Puerto Rican crisis roils 2016 race
By Peter Schroeder – 02/28/16 11:00 AM EST
Puerto Rico’s economic crisis could play a critical role in the race for the White House.
Years of economic decline has driven hundreds of thousands of island residents to the US mainland, and is upending the political calculus on the presidential trail.
Puerto Rican residents cannot vote for the president in the general election, but can cast votes in primary contests.
The hotly contested Republican primary now has every candidate scrambling for whatever delegates they can find, leaving Puerto Rico’s oft-ignored primary on March 6 a unique opportunity for a pickup.
Even more significantly, a huge chunk of the Puerto Ricans that fled the island resettled in Florida, presenting a new voting bloc in that critical swing state.
“Over half are going to one state, and that’s Florida. This will have an impact on the primaries and subsequent November elections,” said Amilcar Antonio Barreto, an associate professor at Northeastern University and an expert on Puerto Rican politics. “They’re a big wild card.”
Puerto Ricans occupy a unique space in U.S. politics. While on the island, they are residents of a commonwealth and cannot ultimately vote for the president. But they are also American citizens, and free to move to the mainland whenever they want, where they can vote in the general election.
And hundreds of thousands of Puerto Ricans have made that choice, as a massive debt crisis is forcing the island to ask Congress to let it declare bankruptcy on some of its bonds and made providing basic public services a significant challenge.
The mass exodus from Puerto Rico has placed the island in the sights of competing campaigns, eager to win over not only island residents, but former residents now spread across the country.
According to experts, Puerto Ricans generally lean Democratic by a roughly 2 to 1 margin, and Hillary Clinton is expected to win the Democratic primary on the island in June.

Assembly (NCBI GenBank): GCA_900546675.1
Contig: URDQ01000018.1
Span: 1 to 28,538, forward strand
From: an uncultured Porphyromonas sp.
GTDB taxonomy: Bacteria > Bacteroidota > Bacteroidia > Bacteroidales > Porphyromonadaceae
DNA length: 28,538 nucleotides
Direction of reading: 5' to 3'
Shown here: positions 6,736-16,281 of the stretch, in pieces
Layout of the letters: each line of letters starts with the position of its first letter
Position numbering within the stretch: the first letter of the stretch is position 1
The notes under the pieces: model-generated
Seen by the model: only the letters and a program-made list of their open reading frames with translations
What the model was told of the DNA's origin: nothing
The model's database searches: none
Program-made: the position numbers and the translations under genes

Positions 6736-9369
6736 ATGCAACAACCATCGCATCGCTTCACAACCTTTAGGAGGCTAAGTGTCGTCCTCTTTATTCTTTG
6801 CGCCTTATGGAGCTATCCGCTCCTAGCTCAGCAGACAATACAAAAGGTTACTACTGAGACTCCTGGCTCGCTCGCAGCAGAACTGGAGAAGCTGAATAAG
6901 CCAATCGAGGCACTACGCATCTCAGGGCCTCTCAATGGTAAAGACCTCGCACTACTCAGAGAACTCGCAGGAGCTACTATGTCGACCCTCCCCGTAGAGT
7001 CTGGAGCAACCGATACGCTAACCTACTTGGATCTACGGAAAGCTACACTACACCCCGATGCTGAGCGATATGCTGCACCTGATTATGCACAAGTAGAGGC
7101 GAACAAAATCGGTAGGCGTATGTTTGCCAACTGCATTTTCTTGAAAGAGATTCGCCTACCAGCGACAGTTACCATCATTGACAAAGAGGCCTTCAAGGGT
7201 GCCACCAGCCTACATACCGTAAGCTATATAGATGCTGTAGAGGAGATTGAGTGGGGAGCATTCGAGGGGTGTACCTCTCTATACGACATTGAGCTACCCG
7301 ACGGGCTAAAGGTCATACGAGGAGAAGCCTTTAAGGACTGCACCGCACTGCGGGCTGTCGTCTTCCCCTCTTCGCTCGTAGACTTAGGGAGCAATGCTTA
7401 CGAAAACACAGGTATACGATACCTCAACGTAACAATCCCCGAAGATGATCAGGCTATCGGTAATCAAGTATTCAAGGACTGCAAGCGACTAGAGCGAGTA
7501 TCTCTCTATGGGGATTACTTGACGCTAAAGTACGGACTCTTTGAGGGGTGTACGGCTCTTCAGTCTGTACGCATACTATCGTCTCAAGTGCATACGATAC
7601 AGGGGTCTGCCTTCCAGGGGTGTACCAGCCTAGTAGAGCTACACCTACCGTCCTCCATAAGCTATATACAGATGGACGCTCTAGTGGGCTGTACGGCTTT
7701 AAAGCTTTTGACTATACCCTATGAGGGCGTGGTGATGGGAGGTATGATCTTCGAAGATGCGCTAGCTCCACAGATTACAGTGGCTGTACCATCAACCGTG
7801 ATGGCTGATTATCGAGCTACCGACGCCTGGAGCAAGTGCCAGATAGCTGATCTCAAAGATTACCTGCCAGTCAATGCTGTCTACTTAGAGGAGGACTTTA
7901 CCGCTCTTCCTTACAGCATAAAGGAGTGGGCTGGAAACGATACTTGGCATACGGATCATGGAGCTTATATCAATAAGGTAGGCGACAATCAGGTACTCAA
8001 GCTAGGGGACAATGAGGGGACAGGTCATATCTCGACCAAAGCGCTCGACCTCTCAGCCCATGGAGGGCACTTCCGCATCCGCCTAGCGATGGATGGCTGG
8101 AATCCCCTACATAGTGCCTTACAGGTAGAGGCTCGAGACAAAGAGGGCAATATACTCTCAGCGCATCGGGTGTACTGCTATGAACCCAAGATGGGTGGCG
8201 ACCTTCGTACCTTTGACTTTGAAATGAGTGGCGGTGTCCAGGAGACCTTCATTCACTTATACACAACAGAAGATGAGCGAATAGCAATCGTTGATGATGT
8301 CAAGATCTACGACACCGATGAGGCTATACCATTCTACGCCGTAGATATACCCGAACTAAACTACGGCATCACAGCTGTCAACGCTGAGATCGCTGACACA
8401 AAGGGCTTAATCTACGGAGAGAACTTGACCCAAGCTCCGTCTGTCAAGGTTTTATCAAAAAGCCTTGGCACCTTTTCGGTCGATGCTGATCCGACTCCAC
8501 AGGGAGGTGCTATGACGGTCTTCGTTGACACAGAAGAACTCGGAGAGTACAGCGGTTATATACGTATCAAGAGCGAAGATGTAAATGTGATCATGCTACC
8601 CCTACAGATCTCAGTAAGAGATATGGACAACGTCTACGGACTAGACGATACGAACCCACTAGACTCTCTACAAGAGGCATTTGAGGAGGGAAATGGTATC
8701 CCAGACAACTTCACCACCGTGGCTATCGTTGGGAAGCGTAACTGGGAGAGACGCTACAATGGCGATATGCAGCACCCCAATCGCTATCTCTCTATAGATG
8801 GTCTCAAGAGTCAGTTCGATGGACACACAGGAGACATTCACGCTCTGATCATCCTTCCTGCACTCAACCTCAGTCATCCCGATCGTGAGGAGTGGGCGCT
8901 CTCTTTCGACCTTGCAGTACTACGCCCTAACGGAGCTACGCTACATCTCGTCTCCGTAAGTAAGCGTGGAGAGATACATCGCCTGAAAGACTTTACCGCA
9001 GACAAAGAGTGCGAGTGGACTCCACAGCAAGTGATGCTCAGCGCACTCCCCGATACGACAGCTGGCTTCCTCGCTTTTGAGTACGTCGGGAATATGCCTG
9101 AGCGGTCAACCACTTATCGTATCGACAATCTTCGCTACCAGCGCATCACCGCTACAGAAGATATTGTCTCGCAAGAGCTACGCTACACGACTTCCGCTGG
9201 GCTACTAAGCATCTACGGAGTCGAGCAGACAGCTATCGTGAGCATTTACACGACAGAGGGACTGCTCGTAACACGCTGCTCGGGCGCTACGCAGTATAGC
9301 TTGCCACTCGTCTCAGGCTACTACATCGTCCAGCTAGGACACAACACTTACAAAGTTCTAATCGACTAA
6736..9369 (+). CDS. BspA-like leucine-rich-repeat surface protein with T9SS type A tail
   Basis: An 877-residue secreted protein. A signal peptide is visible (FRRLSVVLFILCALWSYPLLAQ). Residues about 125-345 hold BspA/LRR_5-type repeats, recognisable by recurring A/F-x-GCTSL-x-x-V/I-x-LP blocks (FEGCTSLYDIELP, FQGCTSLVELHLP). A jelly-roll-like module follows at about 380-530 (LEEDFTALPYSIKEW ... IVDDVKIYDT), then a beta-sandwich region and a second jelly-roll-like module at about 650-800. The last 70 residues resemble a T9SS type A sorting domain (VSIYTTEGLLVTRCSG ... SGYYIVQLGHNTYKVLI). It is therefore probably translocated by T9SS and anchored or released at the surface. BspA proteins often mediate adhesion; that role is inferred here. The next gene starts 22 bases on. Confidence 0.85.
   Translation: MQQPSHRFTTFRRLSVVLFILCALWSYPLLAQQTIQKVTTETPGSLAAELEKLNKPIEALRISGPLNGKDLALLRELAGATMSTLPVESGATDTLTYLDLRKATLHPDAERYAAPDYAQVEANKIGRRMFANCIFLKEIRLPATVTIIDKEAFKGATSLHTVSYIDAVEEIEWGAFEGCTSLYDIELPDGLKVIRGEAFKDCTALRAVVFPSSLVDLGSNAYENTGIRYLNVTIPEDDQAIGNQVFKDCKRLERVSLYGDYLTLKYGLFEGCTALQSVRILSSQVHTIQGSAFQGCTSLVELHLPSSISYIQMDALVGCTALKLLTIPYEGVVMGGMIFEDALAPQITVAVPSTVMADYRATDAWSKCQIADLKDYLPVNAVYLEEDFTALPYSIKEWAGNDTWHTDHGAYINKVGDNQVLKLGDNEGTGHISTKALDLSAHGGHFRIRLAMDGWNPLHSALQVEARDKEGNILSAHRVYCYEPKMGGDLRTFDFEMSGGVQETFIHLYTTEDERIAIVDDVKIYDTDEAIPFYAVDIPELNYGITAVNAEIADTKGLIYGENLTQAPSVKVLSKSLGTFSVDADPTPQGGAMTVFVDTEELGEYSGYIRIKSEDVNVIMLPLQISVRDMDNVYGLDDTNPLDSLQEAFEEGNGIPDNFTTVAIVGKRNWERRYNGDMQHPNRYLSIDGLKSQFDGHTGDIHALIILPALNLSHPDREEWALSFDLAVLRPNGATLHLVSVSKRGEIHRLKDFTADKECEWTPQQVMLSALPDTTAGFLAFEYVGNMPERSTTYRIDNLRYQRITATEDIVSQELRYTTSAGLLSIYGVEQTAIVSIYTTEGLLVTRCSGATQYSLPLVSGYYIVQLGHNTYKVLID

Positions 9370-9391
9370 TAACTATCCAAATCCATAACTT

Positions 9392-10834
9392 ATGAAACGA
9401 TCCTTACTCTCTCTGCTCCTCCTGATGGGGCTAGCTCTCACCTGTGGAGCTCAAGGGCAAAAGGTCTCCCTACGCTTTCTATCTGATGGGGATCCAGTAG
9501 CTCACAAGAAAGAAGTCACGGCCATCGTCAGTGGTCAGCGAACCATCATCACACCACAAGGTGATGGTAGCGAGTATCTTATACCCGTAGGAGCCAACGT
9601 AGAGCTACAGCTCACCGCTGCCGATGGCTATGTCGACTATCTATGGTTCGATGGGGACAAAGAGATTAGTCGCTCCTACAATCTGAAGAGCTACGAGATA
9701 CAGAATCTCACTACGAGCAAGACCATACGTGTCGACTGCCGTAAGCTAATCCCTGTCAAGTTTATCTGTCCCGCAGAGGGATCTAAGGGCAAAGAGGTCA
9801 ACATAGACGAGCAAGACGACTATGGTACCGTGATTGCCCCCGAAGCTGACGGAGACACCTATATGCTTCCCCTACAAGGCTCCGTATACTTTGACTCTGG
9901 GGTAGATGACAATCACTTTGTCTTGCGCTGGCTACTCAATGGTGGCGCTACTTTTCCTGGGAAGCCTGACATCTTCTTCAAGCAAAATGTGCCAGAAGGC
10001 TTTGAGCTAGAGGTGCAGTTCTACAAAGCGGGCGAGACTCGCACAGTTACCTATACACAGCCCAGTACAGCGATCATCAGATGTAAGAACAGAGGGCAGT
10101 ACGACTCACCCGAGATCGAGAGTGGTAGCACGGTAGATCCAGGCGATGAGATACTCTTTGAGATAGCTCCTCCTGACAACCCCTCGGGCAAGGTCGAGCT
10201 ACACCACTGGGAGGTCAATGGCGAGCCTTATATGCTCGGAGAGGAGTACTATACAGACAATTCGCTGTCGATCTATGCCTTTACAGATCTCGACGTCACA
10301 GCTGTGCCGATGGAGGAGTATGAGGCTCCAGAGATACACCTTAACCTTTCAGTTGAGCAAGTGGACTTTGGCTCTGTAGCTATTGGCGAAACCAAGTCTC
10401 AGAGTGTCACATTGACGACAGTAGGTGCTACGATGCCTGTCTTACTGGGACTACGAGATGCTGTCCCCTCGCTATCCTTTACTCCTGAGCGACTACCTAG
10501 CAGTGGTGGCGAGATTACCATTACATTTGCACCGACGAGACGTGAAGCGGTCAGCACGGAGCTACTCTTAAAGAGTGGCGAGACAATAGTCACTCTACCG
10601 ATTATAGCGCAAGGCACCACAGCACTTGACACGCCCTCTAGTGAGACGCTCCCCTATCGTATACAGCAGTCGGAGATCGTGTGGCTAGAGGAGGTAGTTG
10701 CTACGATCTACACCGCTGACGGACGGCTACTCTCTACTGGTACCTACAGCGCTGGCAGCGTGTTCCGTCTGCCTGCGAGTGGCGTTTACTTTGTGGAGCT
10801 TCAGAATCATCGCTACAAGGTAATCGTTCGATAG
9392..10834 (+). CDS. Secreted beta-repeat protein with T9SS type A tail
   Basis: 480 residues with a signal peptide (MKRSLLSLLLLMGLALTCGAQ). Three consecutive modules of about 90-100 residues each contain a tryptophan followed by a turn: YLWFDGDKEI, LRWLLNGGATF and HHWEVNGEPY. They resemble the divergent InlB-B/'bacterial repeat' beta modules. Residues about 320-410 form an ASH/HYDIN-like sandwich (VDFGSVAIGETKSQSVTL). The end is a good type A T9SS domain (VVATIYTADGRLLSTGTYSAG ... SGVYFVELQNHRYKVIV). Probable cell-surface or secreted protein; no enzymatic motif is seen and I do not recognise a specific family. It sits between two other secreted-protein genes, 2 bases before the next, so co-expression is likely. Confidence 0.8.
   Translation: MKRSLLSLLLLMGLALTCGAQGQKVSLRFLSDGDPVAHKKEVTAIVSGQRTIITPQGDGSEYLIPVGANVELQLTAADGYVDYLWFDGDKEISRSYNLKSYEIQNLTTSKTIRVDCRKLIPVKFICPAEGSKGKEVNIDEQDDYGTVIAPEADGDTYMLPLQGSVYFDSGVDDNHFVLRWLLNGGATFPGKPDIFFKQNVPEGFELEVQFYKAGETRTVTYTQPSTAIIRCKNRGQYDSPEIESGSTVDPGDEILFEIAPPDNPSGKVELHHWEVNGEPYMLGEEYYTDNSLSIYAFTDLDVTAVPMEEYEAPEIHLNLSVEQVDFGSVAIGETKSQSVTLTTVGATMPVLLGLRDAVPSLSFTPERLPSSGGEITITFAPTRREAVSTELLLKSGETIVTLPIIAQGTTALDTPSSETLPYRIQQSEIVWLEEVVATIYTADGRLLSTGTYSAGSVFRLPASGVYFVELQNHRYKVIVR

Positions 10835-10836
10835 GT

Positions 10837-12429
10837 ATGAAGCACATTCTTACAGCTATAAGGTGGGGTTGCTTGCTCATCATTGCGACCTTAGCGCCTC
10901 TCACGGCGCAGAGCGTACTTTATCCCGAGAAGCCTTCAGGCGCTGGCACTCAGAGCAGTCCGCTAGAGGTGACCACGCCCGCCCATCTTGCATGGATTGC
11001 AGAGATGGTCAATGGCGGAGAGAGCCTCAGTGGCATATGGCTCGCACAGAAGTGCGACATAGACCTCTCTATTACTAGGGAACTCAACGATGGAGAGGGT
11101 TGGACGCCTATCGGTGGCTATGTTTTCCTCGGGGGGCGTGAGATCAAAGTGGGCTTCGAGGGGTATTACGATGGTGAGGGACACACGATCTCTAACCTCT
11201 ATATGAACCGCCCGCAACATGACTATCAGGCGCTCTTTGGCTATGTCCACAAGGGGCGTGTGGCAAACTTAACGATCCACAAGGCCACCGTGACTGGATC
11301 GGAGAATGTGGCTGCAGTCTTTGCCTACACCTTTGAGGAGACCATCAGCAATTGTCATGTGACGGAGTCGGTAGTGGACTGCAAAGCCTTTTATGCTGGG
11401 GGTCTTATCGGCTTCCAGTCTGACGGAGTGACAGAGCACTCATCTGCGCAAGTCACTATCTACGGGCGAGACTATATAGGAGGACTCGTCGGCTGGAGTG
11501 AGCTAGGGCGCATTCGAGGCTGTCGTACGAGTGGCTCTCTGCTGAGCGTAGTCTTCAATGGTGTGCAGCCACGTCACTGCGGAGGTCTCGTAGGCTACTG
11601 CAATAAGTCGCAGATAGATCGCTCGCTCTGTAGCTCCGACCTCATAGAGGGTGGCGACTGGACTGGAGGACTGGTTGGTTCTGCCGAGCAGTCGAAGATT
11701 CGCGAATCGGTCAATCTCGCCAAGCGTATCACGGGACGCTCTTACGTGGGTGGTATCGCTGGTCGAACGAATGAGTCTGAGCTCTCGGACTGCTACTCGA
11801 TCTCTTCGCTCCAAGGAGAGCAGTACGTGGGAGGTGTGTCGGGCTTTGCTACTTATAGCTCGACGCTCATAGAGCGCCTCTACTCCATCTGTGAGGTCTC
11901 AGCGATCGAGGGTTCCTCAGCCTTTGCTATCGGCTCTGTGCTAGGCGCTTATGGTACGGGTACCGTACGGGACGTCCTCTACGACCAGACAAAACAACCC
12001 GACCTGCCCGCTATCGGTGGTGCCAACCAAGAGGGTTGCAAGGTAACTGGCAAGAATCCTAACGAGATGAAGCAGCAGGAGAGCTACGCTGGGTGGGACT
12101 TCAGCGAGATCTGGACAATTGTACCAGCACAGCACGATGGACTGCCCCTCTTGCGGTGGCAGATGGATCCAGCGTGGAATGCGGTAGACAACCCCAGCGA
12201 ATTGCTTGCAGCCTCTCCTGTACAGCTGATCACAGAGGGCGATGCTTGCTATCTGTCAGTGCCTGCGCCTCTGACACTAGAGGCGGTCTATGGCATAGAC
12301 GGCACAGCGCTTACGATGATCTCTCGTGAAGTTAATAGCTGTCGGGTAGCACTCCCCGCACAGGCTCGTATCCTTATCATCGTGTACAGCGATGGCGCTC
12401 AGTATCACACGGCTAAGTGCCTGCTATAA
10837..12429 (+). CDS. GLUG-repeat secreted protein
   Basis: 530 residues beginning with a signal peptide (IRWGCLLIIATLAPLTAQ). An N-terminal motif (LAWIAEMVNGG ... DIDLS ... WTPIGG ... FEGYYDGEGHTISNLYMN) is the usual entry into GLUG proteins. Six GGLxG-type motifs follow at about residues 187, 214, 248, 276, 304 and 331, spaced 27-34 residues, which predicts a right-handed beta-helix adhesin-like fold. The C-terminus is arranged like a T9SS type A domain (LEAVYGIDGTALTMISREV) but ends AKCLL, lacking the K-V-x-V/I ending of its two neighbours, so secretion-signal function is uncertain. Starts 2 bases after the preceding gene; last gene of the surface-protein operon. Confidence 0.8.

But every delegate will count for GOP candidates, with talk of a contested convention growing. And it seems as if the island is up for grabs, with no apparent polling having been done for Republicans.
Prediction markets give Marco Rubio an edge, but Donald Trump’s extensive real estate ventures have given him a significant presence on the tourism-heavy island.
“My guess is that the majority of them are going for Trump,” said Charles Venator-Santiago, an associate professor at the University of Connecticut. “He’s a known quantity in Puerto Rico.”
While Puerto Ricans, as U.S. citizens, are not impacted by immigration policies, Barreto wondered if Trump’s heavy hand on that topic could hurt him if they feel like the broader public is becoming hostile to Hispanics as a whole.
In past GOP primaries, Puerto Rican voters have supported the front-runners, handing Mitt Romney and John McCain easy wins during their respective White House runs.
Presidential candidates looking to curry favor on the island often do so by nodding toward making it the 51st state. In the past, a majority of Puerto Ricans have supported becoming a state, which would subject the island’s residents to federal income taxes, but also provide access to heightened government benefits. But Congress has generally ignored efforts along that front.
Despite inaction from Washington, presidential candidates including Ben Carson and Rubio have voiced support for Puerto Rican statehood. But the ongoing debt crisis on the island has added a new feature to the politics.
Puerto Rico’s efforts to convince Congress to let it go bankrupt on some of its debt have been met with fierce pushback from investment firms holding those bonds. And generally speaking, support for bankruptcy has fallen down party lines, with Republicans opposed and Democrats in favor.
That has held true on the campaign trail as well. Clinton has publicly backed bankruptcy for Puerto Rico. Many Republicans have steered clear of the topic, but Rubio announced his opposition to it in September, before campaigning on the island.
During Thursday’s debate, Rubio was pressed on his Puerto Rico stance. He argued that it made no sense to allow the island to declare bankruptcy, since the underlying economic and fiscal challenges would remain. And he squarely blamed the island’s current government for the state of affairs.
“Bankruptcy doesn’t work unless you change the way you’re operating,” he said in the CNN debate. “The leadership on the island has to show their willingness to get their house in order.”
That, in turn, earned a sharp rebuke from Puerto Rico’s governor, Alejandro Garcia Padilla.
“I can only hope the four million Puerto Ricans currently living on the mainland, including the one million that are Rubio’s constituents, and the 3.5 million on the Island will remember the Senator’s desertion of the Puerto Rican people when they cast their votes in the primaries and the presidential election,” he said in a statement Friday.
For its part, the Obama administration is pushing a balanced approach that would combine heightened federal oversight of the island’s finances with the ability for Puerto Rico to restructure some of its debt if it cannot strike a deal with creditors.
Such a two-pronged approach appears to be gaining some momentum in Congress, as lawmakers hope to craft a legislative package before the end of March.
Island officials warn that it’s possible, if not probable, the island will default on mandatory payments coming due in May and July.